You are here
Tastes of Japan
WHEN Masanao Nishida first launched Oishii Japan in Singapore four years ago, he had to personally go knocking on every door of his 50 exhibitors to invite them to come on board. Thankfully, his efforts seem to have paid off, as this year's Oishii Japan 2015 sees almost 300 exhibitors from 42 prefectures showcasing over 500 new products at the three-day event.
The range of offerings is adjusted to the demands of the Singapore market, explains Mr Nishida. For instance, one main focus this year is in food machinery, such as gyoza-makers or nigiri sushi-makers, which will hopefully help counter the lack of manpower in the F&B industry. Other popular areas of demand are seafood, alcohol, and processed foods like snacks and confectionery.
For consumers, it's a chance for them to learn more about the different prefecture specialities, instead of thinking of all the offerings as "Japanese products", says Mr Nishida. "For exhibitors, we want to be a platform, from the Japan market to the rest of Asia. That's my vision," he adds.
Sanuki is the former name of the Kagawa prefecture in Japan, famous for its olive cultivation on Shodoshima Island for over 100 years. So it's not surprising that the Sanuki wagyu is known for being the only cattle in Japan that's fed dried olive remains, earning them the title "olive beef".
The cows are fed about 100 grams of olive feed per day for the two months before slaughter, and this causes the meat to taste less grassy and oily, says Takuya Miyatake, a representative of the Kagawa Prefectural Government.
As Kagawa produces a mere 2,000 cattle per year to supply both customers in Japan and exports to countries like France, Thailand, Vietnam, Macau, and the United States, they only intend to supply their beef to high-end restaurants here in Singapore.
Most persimmons we're used to getting in local supermarkets are soft and juicy in the middle, but these Japanese Jiro Persimmons grown in the mountainous areas of Toyohashi are actually crispy and crunchy. These square-shaped fruits were named after Jirokichi Matsumoto of the Shizuoka Prefecture, and are also known to have almost no seeds in them, making them an easy ingredient to use to sweeten a salad.
While this fruit is still unavailable anywhere else in the world but in Japan, this weekend, they will be making a debut at Singapore's FairPrice Finest supermarkets at a promotional price of about S$7.50 for two fruits.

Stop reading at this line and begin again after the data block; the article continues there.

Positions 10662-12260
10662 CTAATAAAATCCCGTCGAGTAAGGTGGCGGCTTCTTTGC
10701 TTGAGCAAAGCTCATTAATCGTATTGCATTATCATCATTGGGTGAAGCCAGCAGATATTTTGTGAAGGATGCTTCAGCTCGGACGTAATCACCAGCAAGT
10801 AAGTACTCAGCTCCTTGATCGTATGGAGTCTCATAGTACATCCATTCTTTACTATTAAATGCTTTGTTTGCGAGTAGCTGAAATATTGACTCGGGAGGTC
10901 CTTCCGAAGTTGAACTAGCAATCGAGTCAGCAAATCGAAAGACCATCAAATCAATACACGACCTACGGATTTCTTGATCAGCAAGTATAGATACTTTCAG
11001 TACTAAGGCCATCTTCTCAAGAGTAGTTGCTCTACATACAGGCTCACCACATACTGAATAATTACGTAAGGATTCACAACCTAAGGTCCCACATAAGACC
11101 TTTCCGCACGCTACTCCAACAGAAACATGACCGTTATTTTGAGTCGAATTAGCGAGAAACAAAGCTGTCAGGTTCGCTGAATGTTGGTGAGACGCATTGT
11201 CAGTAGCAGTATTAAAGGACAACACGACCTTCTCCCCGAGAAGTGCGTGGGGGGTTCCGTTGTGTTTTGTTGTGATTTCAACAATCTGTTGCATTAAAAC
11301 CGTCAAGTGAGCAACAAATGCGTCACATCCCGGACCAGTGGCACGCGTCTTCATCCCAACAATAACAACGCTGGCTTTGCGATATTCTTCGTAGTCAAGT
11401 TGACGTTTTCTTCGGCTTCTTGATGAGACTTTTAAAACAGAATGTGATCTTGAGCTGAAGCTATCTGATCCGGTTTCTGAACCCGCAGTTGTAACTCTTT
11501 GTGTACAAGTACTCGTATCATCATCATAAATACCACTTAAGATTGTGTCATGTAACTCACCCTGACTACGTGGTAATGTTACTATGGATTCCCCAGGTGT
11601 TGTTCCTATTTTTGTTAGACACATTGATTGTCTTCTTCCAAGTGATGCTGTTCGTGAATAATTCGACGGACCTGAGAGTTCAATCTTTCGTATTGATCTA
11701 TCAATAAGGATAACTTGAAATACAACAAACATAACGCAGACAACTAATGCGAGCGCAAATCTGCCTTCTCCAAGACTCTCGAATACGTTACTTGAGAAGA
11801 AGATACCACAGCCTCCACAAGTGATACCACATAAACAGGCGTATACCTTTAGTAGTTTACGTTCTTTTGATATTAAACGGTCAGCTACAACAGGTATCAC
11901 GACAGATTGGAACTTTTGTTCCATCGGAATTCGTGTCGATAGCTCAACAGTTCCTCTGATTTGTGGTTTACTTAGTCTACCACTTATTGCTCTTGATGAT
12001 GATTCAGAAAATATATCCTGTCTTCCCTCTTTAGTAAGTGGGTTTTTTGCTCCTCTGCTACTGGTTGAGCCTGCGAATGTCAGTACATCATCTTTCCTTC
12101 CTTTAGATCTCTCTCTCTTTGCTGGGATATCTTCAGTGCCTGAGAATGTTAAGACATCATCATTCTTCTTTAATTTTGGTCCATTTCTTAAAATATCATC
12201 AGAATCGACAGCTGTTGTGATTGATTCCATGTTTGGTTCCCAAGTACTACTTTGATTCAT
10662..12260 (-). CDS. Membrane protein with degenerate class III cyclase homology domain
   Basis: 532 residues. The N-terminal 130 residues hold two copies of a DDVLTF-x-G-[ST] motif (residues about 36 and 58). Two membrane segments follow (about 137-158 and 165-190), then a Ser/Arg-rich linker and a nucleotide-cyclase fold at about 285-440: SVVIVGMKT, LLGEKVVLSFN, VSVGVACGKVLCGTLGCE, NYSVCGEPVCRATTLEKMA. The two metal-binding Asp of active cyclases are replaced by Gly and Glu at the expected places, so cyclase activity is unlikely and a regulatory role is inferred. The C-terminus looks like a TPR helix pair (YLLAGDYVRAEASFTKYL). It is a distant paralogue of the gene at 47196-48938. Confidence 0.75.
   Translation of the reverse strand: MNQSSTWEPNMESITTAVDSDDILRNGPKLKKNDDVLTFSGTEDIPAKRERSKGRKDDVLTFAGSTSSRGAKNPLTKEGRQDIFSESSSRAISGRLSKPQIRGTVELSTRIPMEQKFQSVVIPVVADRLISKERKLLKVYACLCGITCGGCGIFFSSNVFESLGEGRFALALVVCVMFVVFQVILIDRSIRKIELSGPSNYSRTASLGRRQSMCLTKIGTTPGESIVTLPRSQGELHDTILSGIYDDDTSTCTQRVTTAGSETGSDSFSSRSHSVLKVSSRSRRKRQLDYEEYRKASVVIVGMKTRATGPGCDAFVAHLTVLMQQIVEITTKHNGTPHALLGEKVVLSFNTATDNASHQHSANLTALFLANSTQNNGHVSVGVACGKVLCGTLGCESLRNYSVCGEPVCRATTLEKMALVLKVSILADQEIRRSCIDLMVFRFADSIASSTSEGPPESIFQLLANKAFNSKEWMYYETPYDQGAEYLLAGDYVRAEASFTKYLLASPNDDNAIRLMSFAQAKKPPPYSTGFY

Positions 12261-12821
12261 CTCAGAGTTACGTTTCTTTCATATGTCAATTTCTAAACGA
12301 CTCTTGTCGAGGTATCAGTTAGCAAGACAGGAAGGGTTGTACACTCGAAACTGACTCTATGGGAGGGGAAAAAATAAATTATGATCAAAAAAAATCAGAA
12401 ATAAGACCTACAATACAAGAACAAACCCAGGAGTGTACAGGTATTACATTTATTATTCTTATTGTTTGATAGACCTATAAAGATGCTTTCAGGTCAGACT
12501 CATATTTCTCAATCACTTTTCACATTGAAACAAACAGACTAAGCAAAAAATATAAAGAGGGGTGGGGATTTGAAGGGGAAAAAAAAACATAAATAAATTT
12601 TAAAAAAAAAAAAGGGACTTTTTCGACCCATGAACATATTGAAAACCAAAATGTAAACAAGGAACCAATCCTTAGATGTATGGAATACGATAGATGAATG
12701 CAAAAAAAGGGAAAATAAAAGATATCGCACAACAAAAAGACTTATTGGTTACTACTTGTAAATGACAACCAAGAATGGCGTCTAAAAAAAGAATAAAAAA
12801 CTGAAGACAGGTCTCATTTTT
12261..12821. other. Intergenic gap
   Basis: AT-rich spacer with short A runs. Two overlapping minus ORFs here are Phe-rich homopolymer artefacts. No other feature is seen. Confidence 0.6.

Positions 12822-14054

Sudden craving for sushi? Soon you might no longer have to head out to a sushi restaurant, or go through the trouble of preparing it from scratch. Just reach into the freezer and pull out a roll of Shibazushi's frozen sushi.
It's a foolproof meal to prepare, too. All you have to do is leave the ready-sliced roll of sushi out of the fridge for about three hours to allow it to defrost, before opening the packet and digging in.
Shibazushi was founded in 1958, and used to specialise in making bento boxes. They added frozen sushi to their repertoire only about a year ago, and are now looking to expand outside of Japan. There are currently 10 different types of frozen sushi including salmon, shrimp, sea bream and unagi, all flash-frozen to preserve flavour and quality.
Hattendo dessert burgers
Here's some good news for the sweet-toothed - Japanese company Hattendo is looking to bring their "cream breads" (also called dessert burgers) to Singapore early next year. Managing director Daisuke Ishioka reveals that they are looking for a suitable location at the moment, and intend to charge about S$5 for each cream-filled pastry.
Hattendo was named after a small shrine in Hiroshima which is centuries-old and known as a resting stop for travellers, and its first store opened in 1933. The word also means "unlimited prosperity". There are currently at least six available cream fillings, including custard, matcha, chocolate and azuki bean, and the bun is usually served with a crispy layer of caramelised sugar on top.
Singaporeans are no stranger to Japanese ramen, but there's something about Samurai Ramen that makes it a little different from the rest. While most ramen is made in a pork broth, Samurai Ramen is made without animal or alcohol products, making it Halal-friendly, although it has yet to obtain an official Halal certificate.
This pre-packaged ramen is made by a 100-year-old noodle company from the Ichikikushikino City of the Kagoshima Prefecture, which is known for its shochu and tuna. Of course their Samurai Ramen tastes great too, as its broth is made with a number of ingredients including miso, soy sauce, pepper, garlic, ginger, and other spices.
Stephane Danton is a sommelier who moved from France to Japan about 23 years ago. However, he is currently the owner of a 10-year-old Japanese tea company called Ocharaka - a result of his vision to create a more refined non-alcoholic beverage to pair with food.
They offer 50 of his own creations like a peach tea or kyoho (grape) tea, and 50 traditional teas like sencha, hojicha and kocha. Mr Danton says: "I use a sommelier's approach to wine when creating Ocharaka teas, making new fusions that amuse the eyes, nose and mouth of tea drinkers."
Ocharaka has recently paired with a small home appliance start-up company in Singapore named Ferrano, which will soon start importing their teas exclusively.